On January 25, 2018, we gathered at the New York Times Conference Center for a Lunch & Learn with Naima Coster. 

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ANGIE CRUZ:  It is not every day that I get to introduce a new Dominican writer. It is very possible that Naima Coster is the first Dominican American novelist being published in a mainstream press since Junot Diaz, Oscar Wao and that was 2008. Before that, it was me who published in 2005. That is pretty sad since we are such a large minority in New York City. But it is really exciting too. So it says something about the difficulty of getting those books out there. I couldn’t miss this opportunity to celebrate Naima today.

In an essay at LitHub, Naima Coster says:

“To say I wrote my first novel in order to fight against erasure of the neighborhood where I grew up may seem pretentious or distasteful to some. Even in the era of Trump, it can be unfashionable to write fiction out of a sense of political urgency, as if a writer with an agenda cannot also be interested in artfulness and pleasure. But it’s true: I wrote my first novel because I was worried about Brooklyn."

Naima Coster’s Halsey Street is a beam of light in this political climate where immigrants and Latinx communities are under attack by the current administration. It is necessary work and certainly an important read, fueled with both art and pleasure, but also with the urgency to tell a story of Brooklyn. Her heroine Penelope juggles her passions and family commitments with a razor sharp eye to a fast changing landscape, and will certainly make a real mark in contemporary letters. It’s no surprise she has already received so many positive reviews, including a starred review of Kirkus, where they called Halsey Street “absorbing and alive, the kind of novel that swallows you whole.”

Naima Coster was in conversation with Concepcion de Leon, of the New York Times. They discussed gentrification and the Dominican immigrant experience. A partial transcript follows. 

CONCEPCION DE LEON: A lot of books have been written about gentrification. What about your background do you bring to this conversation?

NAIMA COSTER: That’s a really good question. Halsey Street is looking at people who are being affected by gentrification directly, so there is a character in my book whose record store closes and that’s really devastating for him and for his family. He’s not somebody on the periphery of the book. He is really at the center, although he is not one of the protagonists. I think that is something unique about the book. I also think I try to render lots of different objections or feelings about gentrification. So there is one family, newcomers in the neighborhood, and I tried to capture their experience, though it is not at the center. I was thinking a lot about when there is neighborhood change. What’s at stake, in addition to the real material and financial losses, is people working through questions about their identity. Who am I in this landscape and what does that suggest about me? Am I a beneficiary of systemic racism and how do I grapple with that? Or am I someone who has felt my neighborhood devalued consistently and now I feel a sense of increased value because there are nicer "things" in my neighborhood? Or am I the person who is feeling a sense of loss and displacement and also facing perhaps literal displacement? So I really tried to think through how different people respond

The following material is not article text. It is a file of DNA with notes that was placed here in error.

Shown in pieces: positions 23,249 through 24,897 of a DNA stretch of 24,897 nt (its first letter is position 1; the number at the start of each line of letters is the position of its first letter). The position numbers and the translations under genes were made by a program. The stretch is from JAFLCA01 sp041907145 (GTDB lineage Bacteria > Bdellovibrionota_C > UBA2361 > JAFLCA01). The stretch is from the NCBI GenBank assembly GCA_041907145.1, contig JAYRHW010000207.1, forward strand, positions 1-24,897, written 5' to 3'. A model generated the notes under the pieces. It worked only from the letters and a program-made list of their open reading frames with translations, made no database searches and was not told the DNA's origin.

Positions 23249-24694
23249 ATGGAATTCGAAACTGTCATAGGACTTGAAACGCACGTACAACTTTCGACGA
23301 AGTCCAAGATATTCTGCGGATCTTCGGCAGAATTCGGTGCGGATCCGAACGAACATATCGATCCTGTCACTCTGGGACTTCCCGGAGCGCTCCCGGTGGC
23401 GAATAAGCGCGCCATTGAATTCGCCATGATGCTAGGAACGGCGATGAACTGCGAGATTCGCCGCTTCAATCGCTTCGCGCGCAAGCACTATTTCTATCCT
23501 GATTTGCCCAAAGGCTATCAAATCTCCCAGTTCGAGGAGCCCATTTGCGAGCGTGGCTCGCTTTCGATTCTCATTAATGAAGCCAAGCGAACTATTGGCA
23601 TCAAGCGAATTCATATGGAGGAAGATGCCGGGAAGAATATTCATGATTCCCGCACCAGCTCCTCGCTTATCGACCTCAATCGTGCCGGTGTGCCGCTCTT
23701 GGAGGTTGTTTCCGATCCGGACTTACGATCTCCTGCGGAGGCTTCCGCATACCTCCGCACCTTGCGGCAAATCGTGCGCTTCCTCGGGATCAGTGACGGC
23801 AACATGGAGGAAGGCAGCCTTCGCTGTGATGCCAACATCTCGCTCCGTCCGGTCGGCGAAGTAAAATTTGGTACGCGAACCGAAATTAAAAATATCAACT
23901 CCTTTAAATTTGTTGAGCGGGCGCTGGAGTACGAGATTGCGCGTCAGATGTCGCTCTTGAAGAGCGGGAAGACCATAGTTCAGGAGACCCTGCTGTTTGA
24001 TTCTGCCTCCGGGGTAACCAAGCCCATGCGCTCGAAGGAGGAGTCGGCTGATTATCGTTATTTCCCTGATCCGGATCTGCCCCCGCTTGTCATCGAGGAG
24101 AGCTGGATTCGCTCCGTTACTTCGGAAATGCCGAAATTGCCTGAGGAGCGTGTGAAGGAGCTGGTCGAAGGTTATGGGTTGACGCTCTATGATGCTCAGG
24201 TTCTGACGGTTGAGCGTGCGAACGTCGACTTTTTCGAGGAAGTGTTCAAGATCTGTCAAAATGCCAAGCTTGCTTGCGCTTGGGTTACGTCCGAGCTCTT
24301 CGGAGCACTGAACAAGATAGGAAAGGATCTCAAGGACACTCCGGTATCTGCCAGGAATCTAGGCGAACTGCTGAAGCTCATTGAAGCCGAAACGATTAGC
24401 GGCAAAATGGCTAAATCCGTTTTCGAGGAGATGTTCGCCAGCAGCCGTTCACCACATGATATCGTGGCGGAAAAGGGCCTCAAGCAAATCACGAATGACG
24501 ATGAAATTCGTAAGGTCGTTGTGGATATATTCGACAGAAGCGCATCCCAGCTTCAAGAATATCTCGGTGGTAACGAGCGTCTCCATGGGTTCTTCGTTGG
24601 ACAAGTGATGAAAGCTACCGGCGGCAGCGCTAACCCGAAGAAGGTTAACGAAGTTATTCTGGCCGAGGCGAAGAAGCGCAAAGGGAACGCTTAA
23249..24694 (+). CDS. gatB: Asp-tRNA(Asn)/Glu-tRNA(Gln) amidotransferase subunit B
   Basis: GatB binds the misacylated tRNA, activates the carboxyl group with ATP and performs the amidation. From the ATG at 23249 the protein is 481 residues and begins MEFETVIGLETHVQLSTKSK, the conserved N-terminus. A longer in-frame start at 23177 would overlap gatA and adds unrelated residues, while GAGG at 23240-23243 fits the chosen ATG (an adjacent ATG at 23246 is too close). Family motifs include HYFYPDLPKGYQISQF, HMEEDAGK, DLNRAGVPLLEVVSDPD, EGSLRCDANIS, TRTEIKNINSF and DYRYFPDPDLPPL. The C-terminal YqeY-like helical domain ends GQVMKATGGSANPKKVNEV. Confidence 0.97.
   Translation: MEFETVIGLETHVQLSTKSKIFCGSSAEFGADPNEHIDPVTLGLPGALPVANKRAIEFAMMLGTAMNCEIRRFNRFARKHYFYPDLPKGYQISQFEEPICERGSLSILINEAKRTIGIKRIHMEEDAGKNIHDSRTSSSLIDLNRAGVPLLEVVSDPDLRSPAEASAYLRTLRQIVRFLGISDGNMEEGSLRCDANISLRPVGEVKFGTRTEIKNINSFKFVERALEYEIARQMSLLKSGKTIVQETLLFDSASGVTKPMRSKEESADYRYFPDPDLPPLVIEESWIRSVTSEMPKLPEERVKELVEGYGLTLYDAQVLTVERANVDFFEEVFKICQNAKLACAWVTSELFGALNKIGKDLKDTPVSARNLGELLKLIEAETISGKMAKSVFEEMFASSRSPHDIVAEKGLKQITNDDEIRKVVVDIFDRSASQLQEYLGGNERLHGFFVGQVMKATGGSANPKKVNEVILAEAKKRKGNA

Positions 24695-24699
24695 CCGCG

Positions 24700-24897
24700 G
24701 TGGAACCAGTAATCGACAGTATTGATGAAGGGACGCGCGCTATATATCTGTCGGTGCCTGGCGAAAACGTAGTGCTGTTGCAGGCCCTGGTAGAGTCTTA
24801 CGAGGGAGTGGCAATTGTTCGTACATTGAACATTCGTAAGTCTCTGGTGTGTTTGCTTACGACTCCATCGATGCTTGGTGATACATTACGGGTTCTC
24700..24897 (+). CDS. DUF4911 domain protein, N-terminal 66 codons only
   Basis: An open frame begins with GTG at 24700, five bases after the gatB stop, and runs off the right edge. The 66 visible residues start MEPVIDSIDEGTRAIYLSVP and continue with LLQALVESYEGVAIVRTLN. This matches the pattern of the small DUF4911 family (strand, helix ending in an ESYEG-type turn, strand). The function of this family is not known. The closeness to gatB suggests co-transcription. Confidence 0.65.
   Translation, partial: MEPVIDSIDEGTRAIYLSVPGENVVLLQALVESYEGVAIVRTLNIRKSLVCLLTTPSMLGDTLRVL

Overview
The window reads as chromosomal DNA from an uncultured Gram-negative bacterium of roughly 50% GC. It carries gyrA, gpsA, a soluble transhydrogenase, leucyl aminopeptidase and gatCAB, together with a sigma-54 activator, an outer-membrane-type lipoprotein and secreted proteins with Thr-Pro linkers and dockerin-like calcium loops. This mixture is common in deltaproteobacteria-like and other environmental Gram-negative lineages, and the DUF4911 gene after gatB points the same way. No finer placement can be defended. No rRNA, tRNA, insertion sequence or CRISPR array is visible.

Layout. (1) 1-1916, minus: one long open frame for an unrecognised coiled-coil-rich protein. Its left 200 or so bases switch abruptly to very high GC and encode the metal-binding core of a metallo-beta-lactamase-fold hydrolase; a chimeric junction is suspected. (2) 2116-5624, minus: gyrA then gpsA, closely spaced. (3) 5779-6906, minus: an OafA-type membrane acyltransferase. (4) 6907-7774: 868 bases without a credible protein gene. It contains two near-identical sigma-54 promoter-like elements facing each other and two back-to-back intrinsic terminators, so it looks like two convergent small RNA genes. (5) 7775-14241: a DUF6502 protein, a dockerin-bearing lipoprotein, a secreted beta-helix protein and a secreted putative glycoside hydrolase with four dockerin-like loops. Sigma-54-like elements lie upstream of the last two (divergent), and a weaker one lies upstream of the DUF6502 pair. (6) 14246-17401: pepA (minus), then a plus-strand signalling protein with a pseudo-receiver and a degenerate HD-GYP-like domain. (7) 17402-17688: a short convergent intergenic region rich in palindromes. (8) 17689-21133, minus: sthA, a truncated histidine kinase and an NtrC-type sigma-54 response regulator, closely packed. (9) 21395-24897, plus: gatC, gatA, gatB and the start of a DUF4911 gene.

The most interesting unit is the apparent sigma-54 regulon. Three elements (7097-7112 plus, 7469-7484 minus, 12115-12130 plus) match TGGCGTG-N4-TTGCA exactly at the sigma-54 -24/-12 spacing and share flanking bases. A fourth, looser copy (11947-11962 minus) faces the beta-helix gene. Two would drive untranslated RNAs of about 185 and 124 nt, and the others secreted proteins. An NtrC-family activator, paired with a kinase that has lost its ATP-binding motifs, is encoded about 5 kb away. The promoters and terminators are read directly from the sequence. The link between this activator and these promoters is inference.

CONCEPCION: Did your perspective on gentrification change as you took on these different perspectives?

NAIMA: Sometimes the language that we have to talk about gentrification falls short. It is an umbrella term that can be used to talk about a lot of different kinds of shifts in the neighborhood. Even the terms gentrifier and gentrify fall short of recognizing the way that gentrification can be fueled by structural reasons and isn’t just a function of individual agency. I hope that people who read the book will ask more complicated questions and think about the issue in a more complicated way. 

Photo credit: Ozier Muhammad